Concern over Westcare scaling back its drug treatment facility operations continues to spread.
Westcare’s last community triage center could close after funding agreements with the state and Clark County dissolved over the past two years.
Currently, another Westcare facility is facing a complicated fight for funding.
For nearly four decades, the picturesque Harris Springs Ranch near Kyle Canyon has served as a lifeline for thousands of people battling addiction like David Lagle.
“I just lost it,” Lagle said. “I had no; there was no counseling, no nothing, and I didn’t know how to deal with it except to like numb myself.”
Lagle’s life spiraled out of control after his daughter Chelsea was murdered by her boyfriend in Las Vegas in March 2016.
The grieving father and husband of 26 years found himself homeless and hopeless. Well, at least until he found his way to the ranch.
“I would have been another statistic. I’m homeless and mentally ill,” Lagle said.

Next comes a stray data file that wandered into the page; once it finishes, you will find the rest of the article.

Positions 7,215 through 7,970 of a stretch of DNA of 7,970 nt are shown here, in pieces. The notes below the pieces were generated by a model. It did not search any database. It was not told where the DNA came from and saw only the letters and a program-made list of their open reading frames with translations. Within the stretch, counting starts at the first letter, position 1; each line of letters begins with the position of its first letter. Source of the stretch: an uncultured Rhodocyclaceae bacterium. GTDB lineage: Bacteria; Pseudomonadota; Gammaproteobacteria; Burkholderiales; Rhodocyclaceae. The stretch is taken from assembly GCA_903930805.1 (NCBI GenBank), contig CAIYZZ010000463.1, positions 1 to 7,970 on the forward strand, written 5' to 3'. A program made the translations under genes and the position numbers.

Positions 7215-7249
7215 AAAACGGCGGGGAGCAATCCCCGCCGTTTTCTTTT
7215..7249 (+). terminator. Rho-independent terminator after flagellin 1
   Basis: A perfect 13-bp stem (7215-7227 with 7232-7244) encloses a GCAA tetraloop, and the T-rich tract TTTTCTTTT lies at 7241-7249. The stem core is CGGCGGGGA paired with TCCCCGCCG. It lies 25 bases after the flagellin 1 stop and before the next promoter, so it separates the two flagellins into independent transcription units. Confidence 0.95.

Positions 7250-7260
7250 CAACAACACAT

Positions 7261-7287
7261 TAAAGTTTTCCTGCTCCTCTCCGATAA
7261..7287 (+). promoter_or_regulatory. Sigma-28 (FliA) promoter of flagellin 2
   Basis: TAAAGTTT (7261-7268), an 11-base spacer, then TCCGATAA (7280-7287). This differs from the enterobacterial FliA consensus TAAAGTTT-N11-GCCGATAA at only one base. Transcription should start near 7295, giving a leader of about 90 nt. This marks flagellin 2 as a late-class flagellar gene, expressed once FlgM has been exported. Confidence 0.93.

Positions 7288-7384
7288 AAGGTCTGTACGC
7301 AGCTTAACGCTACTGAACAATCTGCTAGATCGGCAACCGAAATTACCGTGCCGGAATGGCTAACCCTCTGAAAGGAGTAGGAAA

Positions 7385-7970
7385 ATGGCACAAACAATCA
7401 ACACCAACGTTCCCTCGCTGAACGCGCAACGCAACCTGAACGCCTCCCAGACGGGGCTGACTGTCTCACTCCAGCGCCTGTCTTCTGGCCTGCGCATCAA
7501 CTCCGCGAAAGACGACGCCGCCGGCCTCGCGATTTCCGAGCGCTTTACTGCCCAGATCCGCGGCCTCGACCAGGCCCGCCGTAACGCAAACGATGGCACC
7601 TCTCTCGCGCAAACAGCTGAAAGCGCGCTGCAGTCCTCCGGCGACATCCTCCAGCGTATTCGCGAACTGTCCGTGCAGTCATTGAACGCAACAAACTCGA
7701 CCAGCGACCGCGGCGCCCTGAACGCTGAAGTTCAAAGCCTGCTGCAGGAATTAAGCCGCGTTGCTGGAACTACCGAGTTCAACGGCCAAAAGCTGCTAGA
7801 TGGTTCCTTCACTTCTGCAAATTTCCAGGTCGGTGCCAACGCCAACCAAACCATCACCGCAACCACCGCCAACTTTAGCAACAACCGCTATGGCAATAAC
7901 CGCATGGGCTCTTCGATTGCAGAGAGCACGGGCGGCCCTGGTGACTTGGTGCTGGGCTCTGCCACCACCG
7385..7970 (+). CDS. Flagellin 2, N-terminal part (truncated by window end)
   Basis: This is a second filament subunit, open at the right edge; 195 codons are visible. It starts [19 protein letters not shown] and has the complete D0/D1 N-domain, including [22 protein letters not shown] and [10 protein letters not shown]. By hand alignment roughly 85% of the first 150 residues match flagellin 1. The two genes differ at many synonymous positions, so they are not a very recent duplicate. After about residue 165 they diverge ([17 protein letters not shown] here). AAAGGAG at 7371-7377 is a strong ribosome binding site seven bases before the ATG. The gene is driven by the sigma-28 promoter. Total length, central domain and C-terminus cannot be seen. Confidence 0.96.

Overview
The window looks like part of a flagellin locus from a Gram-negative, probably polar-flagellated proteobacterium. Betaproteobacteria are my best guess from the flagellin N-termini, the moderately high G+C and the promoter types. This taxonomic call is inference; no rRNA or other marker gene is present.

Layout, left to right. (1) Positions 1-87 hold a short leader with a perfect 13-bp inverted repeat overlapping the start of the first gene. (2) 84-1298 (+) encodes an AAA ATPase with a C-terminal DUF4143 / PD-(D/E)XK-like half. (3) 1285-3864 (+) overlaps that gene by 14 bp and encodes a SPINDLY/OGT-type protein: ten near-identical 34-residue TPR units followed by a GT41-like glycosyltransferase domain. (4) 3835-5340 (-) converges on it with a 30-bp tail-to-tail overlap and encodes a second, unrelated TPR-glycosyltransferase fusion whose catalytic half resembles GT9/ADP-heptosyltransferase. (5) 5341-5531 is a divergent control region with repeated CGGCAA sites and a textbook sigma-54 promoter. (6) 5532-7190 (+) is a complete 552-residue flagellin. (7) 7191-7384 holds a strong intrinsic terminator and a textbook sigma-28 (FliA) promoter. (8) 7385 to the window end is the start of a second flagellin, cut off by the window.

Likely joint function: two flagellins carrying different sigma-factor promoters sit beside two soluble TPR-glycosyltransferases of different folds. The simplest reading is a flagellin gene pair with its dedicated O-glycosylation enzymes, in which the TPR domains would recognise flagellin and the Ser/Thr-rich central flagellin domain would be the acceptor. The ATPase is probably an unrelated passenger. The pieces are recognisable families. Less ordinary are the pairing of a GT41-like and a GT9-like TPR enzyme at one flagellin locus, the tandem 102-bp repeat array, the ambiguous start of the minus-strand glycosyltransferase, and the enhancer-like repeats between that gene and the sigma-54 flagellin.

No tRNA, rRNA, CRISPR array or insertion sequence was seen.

“If it wasn’t for the drugs, I believe none of that would have been a part of my story,” said Salvador Perez, a client at Harris Springs Ranch.
Perez said marijuana, meth, and booze took him down a bad path, and it all started when he was 16.
“It led into a life of gang-banging, that you know, put my life in danger almost every day,” Perez said.
Perez and Lagle’s stories are just two of the thousands that could be told over the years by clients at the Harris Springs Ranch.
The majority of the people that come here come from jail or the streets, and they don’t usually have a way to pay.
Westcare provides services at the ranch from federal grant money distributed by the state’s substance abuse prevention and treatment agency.
Harris Springs Director Leo Magridichian says this year, the ranch got 33 percent less funding than last year, which it has now used up.
“So as the client that is under a SAPTA grant leaves Westcare or leaves Harris Springs Ranch, we’re not allowed to fill that bed,” Magrdichian said.
Only a quarter of the ranch’s 56 beds are now occupied despite demand for drug and alcohol addiction treatment being as high as ever.
The facility isn’t closing, but it is in limbo as it waits for the budget year to come to a close.
As for the 14 remaining clients, Lagle says he hopes to transition back into the construction industry after he leaves next month.
“I’m actually trying to get into vocational school for heating and air conditioning, because you know, we live in Vegas, and when it’s hot, it’s hot, and when it’s cold, it’s cold,” Perez said.